With the FCC’s recent record fine of $7.5 million against Sprint Corp. for alleged Do-Not-Call violations, the more restrictive prior express written consent rule for marketing calls made to cell phones by an autodialer, and the continuous filing of class action complaints (See TCPA Update for recent filings), it is easy to understand why companies are wary of liability under the Telephone Consumer Protection Act (“TCPA”). As we’ve discussed previously, general uncertainty around how to interpret certain provisions of the TCPA has resulted in numerous petitions being filed with the FCC.
Although many areas still require clarification, the law around vicarious liability under the TCPA continues to develop. Most recently, on July 2, 2014, the Ninth Circuit weighed in on Thomas v. Taco Bell Corp. in an unpublished decision that addresses vicarious liability under the TCPA. Let’s take a closer look.
In Thomas v. Taco Bell Corp., the plaintiff alleged that she received a text message sent as part of a marketing campaign conducted by an association of local Chicago-area Taco Bell franchises (the “Association”) in violation of the TCPA. The Association had engaged an advertising firm that, in turn, hired a vendor to send the text messages. The Ninth Circuit affirmed the district court’s determination that neither the Association, the advertising firm, nor the vendor that sent the message was an agent of Taco Bell and that Taco Bell was not liable for the text messages under a vicarious liability theory.
The Ninth Circuit agreed with the district court’s analysis of the circumstances under traditional agency principles involving whether Taco Bell controlled, or had the right to control, the calls. The court also evaluated the case under principles of apparent authority and ratification, which may also provide a basis for vicarious liability under the TCPA. The court concluded that Taco Bell could not be held liable under the principle of apparent liability because the plaintiff failed to show that she reasonably relied to her detriment on something said or done by Taco Bell. Further, Taco Bell was not liable under a theory that it somehow ratified or approved the texting because there was no underlying principal-agent relationship between Taco Bell and either the Association, the advertising firm, or the vendor that would enable Taco Bell to ratify the text messages. Thus, the Ninth Circuit affirmed the dismissal of the case. The Ninth Circuit’s assessment followed a Declaratory Ruling issued by the FCC in 2013 that addressed vicarious liability.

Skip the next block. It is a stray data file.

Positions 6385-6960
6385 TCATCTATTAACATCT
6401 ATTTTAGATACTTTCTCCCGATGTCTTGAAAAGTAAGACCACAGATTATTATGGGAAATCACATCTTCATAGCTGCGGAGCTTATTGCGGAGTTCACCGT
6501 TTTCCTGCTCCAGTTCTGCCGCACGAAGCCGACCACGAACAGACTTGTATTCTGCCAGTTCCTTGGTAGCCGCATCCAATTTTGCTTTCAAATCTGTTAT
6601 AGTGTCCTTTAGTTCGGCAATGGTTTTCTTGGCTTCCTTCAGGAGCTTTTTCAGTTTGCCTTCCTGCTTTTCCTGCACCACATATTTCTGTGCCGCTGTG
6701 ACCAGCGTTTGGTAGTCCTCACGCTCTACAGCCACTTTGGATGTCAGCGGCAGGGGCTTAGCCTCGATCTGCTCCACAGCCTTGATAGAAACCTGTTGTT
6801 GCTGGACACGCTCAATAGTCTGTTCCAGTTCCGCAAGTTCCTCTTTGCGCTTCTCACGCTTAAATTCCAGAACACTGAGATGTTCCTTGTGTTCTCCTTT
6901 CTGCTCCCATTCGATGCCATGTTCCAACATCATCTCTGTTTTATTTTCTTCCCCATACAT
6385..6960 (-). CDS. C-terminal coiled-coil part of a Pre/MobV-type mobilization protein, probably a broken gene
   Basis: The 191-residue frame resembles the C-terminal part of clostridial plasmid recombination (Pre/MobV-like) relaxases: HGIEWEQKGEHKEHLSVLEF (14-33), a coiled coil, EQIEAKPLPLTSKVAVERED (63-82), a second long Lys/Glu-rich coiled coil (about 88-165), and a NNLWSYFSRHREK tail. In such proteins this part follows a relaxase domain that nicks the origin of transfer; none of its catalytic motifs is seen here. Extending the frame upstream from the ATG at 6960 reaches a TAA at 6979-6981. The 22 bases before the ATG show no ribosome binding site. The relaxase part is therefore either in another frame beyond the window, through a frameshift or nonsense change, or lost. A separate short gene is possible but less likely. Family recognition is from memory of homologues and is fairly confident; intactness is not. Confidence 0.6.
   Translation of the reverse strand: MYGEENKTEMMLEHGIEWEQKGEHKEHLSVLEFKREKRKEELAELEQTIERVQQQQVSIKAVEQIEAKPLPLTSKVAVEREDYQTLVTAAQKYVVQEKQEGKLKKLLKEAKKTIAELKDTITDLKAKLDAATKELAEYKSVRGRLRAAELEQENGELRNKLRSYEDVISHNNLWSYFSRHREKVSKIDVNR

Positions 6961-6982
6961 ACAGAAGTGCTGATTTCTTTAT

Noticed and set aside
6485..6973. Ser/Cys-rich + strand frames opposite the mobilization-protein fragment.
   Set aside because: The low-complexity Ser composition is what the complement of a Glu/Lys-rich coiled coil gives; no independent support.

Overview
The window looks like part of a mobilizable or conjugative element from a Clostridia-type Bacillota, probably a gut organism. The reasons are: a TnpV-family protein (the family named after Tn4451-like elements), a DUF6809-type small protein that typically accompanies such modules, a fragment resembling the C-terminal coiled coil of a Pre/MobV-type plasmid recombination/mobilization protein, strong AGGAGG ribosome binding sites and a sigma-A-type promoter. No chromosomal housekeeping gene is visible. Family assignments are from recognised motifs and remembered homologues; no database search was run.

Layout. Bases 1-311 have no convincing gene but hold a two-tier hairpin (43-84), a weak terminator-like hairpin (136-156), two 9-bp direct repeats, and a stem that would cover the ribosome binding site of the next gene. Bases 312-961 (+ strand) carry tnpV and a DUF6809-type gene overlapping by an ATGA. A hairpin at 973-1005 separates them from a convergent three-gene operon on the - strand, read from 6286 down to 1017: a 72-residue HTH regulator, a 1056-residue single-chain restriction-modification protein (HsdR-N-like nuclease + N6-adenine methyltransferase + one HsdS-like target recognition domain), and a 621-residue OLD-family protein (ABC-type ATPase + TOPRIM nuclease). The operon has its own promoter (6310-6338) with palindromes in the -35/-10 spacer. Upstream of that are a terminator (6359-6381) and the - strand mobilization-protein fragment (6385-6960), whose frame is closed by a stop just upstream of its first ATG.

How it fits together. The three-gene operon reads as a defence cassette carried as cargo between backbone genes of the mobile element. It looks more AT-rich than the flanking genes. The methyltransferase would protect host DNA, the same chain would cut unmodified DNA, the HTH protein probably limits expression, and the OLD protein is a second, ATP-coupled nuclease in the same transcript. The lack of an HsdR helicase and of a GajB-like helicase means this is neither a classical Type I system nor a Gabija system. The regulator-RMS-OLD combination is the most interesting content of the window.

Although the courts will continue to define what degree of involvement in telemarketing or texting activity triggers vicarious liability, certain types of relationships or involvement may closely connect a company to the acts of a vendor. For example, if a company knew (or reasonably should have known) that the vendor engaged in conduct that violated the TCPA, yet failed to take effective steps to stop the vendor’s conduct, the company may be found liable for the vendor’s action.
Plaintiffs that gain evidence of these and other kinds of relationships may place upon a company the burden of demonstrating that the vendor was not acting as the company’s authorized agent. Conversely, companies that are able to show that they had no actual or apparent control over the vendor’s unlawful activities may be able to defeat a vicarious liability claim.